With PrintIn3D director Paul Cartwright.
What printing brands and services do you specialise in?
We resold 3D Systems products until they moved out of the desktop printer marketplace. Now, we act as a distributor for Robo3D, a United States startup that has floated on the Australian Securities Exchange (ASX).
When did your company first get involved in this area?
What certifications do you have that apply to printing?
We have extensive experience gained from working with 3D printers over several years and we have been in the printing industry (with copiers) since 1990.
Which distributors do you use?
We distribute Robo3D products to resellers, and provide a retail offering as well. A couple
of resellers use the 3D printers we distribute as part of an overall solution for schools and other educational institutions.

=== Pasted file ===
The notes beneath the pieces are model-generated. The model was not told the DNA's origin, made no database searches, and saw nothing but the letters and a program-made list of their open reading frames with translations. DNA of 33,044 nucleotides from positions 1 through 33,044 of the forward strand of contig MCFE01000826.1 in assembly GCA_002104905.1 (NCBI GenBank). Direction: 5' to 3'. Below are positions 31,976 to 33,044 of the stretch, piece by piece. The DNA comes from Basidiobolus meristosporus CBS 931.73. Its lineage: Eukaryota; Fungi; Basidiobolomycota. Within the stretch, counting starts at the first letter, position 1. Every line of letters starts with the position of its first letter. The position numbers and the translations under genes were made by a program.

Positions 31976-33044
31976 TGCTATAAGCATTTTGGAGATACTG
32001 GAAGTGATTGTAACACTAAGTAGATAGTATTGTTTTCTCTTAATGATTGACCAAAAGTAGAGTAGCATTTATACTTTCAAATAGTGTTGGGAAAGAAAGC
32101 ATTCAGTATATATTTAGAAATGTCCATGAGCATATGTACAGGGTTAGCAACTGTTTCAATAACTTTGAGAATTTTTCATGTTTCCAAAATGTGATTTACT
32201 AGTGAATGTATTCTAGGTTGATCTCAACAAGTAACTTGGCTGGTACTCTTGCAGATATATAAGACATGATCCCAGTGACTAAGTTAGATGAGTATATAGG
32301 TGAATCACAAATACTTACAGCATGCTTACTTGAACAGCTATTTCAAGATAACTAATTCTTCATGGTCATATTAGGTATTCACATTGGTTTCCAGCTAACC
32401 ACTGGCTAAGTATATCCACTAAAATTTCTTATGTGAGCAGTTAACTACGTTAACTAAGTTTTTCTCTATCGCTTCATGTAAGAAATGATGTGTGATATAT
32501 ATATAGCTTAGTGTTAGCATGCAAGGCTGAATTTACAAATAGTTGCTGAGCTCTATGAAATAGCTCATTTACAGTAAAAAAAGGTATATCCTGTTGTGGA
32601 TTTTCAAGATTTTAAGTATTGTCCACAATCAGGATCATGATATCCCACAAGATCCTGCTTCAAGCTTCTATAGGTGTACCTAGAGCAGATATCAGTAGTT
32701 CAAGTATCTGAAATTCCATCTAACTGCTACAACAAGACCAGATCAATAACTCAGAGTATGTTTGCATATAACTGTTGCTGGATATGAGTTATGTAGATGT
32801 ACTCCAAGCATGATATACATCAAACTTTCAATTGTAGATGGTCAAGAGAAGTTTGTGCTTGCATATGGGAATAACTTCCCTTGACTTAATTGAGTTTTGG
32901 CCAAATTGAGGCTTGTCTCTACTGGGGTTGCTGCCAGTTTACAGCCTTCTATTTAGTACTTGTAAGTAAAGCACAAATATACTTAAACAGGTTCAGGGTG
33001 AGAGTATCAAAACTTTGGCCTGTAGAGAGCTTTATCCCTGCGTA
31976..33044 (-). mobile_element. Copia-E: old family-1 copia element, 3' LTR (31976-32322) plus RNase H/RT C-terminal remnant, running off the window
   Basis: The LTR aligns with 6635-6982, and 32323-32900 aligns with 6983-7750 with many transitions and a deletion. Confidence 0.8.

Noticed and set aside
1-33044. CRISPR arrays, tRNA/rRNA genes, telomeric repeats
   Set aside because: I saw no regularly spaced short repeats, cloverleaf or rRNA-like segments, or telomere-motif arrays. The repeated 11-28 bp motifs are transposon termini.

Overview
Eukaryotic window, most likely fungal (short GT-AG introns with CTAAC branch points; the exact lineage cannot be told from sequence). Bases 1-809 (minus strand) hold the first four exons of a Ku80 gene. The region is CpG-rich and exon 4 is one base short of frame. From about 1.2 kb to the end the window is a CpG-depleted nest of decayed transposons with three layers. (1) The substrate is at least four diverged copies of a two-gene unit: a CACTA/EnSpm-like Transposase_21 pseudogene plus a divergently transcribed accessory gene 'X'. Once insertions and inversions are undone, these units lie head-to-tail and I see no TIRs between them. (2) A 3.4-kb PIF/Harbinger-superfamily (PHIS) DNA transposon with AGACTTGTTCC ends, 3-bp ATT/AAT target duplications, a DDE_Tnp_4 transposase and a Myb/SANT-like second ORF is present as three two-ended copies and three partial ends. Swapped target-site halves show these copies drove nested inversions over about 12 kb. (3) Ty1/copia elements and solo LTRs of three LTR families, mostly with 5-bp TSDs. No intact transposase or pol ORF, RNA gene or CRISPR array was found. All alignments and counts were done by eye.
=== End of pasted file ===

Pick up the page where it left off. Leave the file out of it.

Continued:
Have you heard about any cool or interesting developments in the printing space?
Deakin University heard about a woman who had lost an ear in a car accident several years ago and felt self-conscious as a result. They were able to use 3D printing to create a lifelike silicone ear that she could use to alleviate her concern.
Can you tell us about a recent printing deployment you have done?
We do a lot of CAD printing for some weird and wonderful cases. For example, we created a 3D print of the wing mirror of a 1960s-era car for a car enthusiast; a cover to stop fish from getting into the filter at a fish farm; and a wheel for a model train set.
What is driving customers’ printing projects?
3D printing is all about customisation and the speed of getting parts to market. It allows businesses to print out and test a concept before going to market. Previously, they had to invest time and money in a cast that may not be right; they would then have to go through that same process again, delaying launches considerably.
3D printing is about customisation, speed of product to market and disruption.